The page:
Not to be confused with Savings.
Saving is income not spent, or deferred consumption. Methods of saving include putting money aside in, for example, a deposit account, a pension account, an investment fund, or as cash. Saving also involves reducing expenditures, such as recurring costs. In terms of personal finance, saving generally specifies low-risk preservation of money, as in a deposit account, versus investment, wherein risk is a lot higher; in economics more broadly, it refers to any income not used for immediate consumption.
Saving differs from savings. The former refers to the act of increasing one's assets, whereas the latter refers to one part of one's assets, usually deposits in savings accounts, or to all of one's assets. Saving refers to an activity occurring over time, a flow variable, whereas savings refers to something that exists at any one time, a stock variable. This distinction is often misunderstood, and even professional economists and investment professionals will often refer to "saving" as "savings" (for example, Investopedia confuses the two terms in its page on the "savings rate").
In different contexts there can be subtle differences in what counts as saving. For example, the part of a person's income that is spent on mortgage loan principal repayments is not spent on present consumption and is therefore saving by the above definition, even though people do not always think of repaying a loan as saving. However, in the U.S. measurement of the numbers behind its gross national product (i.e., the National Income and Product Accounts), personal interest payments are not treated as "saving" unless the institutions and people who receive them save them.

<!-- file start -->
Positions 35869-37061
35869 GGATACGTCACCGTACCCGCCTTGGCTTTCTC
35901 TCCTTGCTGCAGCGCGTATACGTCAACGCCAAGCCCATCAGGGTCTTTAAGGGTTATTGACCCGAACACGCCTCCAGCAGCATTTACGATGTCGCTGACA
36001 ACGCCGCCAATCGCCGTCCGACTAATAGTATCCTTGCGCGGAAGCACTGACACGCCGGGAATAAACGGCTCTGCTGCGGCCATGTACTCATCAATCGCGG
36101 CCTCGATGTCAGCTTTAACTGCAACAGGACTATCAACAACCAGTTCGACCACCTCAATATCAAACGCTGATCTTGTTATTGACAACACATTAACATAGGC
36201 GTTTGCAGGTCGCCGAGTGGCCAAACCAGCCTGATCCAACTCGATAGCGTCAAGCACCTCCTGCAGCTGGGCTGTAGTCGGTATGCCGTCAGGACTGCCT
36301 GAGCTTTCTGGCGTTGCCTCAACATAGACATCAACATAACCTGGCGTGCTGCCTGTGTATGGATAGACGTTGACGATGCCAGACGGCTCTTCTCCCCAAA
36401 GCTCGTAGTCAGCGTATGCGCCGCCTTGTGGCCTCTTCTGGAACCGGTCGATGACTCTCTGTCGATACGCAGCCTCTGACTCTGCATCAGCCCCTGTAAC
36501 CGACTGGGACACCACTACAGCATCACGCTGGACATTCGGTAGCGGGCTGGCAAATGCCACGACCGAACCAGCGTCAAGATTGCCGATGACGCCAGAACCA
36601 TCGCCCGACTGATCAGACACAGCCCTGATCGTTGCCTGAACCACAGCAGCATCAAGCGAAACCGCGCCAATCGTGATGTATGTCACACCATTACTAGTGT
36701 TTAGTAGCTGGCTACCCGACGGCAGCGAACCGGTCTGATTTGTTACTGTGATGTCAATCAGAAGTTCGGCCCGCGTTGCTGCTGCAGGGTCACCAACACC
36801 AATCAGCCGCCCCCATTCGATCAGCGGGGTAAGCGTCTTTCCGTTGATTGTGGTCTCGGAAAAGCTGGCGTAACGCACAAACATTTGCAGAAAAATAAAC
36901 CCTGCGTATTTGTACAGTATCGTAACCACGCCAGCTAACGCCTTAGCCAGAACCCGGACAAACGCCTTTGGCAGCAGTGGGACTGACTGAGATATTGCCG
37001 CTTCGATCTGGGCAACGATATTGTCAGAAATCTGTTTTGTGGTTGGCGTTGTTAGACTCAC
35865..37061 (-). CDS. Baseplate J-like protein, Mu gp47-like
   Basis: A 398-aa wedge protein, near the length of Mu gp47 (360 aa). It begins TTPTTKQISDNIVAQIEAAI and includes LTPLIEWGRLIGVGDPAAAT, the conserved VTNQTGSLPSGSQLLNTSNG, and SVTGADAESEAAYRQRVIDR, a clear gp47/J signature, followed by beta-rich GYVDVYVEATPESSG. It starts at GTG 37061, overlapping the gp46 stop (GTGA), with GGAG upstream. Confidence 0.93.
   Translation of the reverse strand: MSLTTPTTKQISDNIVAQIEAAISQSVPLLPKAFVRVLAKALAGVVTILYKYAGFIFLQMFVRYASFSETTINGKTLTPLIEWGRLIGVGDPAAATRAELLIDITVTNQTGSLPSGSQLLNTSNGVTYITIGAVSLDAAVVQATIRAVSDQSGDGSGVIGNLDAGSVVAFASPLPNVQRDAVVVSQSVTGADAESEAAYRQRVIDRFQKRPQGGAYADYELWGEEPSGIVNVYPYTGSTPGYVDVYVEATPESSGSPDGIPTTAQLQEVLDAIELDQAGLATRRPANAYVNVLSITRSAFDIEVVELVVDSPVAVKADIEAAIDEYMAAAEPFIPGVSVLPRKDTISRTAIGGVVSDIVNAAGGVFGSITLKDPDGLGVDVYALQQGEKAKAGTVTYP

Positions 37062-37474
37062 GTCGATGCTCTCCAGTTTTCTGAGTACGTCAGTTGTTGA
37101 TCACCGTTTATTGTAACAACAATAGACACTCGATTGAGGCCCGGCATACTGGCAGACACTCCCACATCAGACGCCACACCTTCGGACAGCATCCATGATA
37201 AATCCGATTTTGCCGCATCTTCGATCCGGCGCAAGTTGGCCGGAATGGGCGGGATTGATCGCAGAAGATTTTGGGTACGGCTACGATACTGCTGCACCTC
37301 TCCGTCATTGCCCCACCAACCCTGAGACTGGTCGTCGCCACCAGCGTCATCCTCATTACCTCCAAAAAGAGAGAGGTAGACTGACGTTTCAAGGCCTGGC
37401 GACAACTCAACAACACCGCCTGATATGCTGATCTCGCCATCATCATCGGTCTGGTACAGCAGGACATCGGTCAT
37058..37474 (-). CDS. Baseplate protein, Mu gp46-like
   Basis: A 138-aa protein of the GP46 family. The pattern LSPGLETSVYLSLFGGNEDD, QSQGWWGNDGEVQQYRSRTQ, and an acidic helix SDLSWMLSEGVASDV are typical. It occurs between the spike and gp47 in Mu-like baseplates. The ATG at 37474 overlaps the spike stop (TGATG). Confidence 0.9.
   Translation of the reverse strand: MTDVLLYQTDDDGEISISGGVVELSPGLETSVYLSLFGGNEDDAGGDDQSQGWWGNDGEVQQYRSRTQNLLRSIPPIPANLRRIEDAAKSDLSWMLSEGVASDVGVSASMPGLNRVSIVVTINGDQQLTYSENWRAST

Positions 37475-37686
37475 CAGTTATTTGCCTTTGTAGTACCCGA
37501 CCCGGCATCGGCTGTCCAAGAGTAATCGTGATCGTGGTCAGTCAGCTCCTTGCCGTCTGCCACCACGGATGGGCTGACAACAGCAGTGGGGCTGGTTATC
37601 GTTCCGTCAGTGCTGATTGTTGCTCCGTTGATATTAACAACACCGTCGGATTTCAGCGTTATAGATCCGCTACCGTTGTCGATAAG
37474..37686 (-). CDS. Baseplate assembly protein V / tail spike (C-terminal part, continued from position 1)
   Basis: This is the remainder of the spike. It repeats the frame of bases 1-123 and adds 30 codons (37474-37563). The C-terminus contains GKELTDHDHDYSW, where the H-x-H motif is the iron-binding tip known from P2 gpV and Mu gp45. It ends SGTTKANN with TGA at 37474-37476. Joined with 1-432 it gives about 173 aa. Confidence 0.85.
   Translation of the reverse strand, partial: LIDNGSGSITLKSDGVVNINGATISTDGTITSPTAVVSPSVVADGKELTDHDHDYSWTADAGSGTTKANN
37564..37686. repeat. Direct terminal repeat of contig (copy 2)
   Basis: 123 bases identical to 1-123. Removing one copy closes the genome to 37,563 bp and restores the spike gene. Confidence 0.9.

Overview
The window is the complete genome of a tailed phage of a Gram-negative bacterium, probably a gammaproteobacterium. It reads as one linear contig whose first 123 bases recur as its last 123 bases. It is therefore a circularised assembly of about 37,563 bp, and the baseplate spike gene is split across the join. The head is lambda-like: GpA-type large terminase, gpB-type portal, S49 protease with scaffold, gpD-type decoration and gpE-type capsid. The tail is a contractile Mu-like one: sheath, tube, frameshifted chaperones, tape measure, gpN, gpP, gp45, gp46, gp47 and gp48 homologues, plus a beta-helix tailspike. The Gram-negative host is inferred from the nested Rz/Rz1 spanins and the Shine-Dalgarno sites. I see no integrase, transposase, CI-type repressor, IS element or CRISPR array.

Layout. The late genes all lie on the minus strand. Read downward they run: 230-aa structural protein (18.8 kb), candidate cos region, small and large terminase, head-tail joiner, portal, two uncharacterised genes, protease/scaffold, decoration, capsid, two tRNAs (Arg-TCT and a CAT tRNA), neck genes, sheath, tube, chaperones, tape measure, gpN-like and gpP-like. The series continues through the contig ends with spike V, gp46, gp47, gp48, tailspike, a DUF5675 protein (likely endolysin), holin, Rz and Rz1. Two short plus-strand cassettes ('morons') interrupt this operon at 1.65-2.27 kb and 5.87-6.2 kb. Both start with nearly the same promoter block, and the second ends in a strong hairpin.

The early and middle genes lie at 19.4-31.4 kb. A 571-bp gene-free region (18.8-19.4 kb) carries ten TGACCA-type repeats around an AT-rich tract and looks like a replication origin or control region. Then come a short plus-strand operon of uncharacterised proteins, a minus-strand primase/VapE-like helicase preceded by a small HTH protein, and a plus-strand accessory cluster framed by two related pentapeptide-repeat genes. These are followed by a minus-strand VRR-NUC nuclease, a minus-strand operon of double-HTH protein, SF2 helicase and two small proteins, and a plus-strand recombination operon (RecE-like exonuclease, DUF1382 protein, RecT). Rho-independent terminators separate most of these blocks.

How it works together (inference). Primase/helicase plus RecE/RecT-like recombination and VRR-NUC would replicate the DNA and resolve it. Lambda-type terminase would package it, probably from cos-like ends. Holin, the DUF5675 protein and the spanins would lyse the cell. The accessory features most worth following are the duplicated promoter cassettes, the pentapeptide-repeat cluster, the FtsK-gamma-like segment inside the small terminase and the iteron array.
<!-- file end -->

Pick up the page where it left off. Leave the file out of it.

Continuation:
Saving is closely related to physical investment, in that the former provides a source of funds for the latter. By not using income to buy consumer goods and services, it is possible for resources to instead be invested by being used to produce fixed capital, such as factories and machinery. Saving can therefore be vital to increase the amount of fixed capital available, which contributes to economic growth.
However, increased saving does not always correspond to increased investment. If savings are not deposited into a financial intermediary such as a bank, there is no chance for those savings to be recycled as investment by business. This means that saving may increase without increasing investment, possibly causing a short-fall of demand (a pile-up of inventories, a cut-back of production, employment, and income, and thus a recession) rather than to economic growth. In the short term, if saving falls below investment, it can lead to a growth of aggregate demand and an economic boom. In the long term if saving falls below investment it eventually reduces investment and detracts from future growth. Future growth is made possible by foregoing present consumption to increase investment. However savings not deposited into a financial intermediary amount to an (interest-free) loan to the government or central bank, who can recycle this loan.
In a primitive agricultural economy savings might take the form of holding back the best of the corn harvest as seed corn for the next planting season. If the whole crop were consumed the economy would convert to hunting and gathering the next season.